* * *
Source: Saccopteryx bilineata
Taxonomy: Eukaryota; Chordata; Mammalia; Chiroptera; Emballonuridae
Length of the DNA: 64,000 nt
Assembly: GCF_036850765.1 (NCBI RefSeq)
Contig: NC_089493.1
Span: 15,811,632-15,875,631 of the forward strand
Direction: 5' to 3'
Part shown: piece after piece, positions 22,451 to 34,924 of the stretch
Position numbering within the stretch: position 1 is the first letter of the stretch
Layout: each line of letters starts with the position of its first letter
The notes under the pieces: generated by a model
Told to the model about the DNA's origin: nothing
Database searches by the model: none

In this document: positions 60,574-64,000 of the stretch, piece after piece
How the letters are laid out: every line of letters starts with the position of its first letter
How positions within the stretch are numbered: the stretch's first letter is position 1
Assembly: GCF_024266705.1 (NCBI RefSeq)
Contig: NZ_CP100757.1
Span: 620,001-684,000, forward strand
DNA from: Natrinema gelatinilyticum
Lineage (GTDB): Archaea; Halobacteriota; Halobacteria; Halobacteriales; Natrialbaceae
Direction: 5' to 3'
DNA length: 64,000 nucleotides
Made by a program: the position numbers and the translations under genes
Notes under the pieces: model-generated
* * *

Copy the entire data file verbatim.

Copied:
Source: Saccopteryx bilineata
Taxonomy: Eukaryota; Chordata; Mammalia; Chiroptera; Emballonuridae
Length of the DNA: 64,000 nt
Assembly: GCF_036850765.1 (NCBI RefSeq)
Contig: NC_089493.1
Span: 15,811,632-15,875,631 of the forward strand
Direction: 5' to 3'
Part shown: piece after piece, positions 22,451 to 34,924 of the stretch
Position numbering within the stretch: position 1 is the first letter of the stretch
Layout: each line of letters starts with the position of its first letter
The notes under the pieces: generated by a model
Told to the model about the DNA's origin: nothing
Database searches by the model: none

In this document: positions 60,574-64,000 of the stretch, piece after piece
How the letters are laid out: every line of letters starts with the position of its first letter
How positions within the stretch are numbered: the stretch's first letter is position 1
Assembly: GCF_024266705.1 (NCBI RefSeq)
Contig: NZ_CP100757.1
Span: 620,001-684,000, forward strand
DNA from: Natrinema gelatinilyticum
Lineage (GTDB): Archaea; Halobacteriota; Halobacteria; Halobacteriales; Natrialbaceae
Direction: 5' to 3'
DNA length: 64,000 nucleotides
Made by a program: the position numbers and the translations under genes
Notes under the pieces: model-generated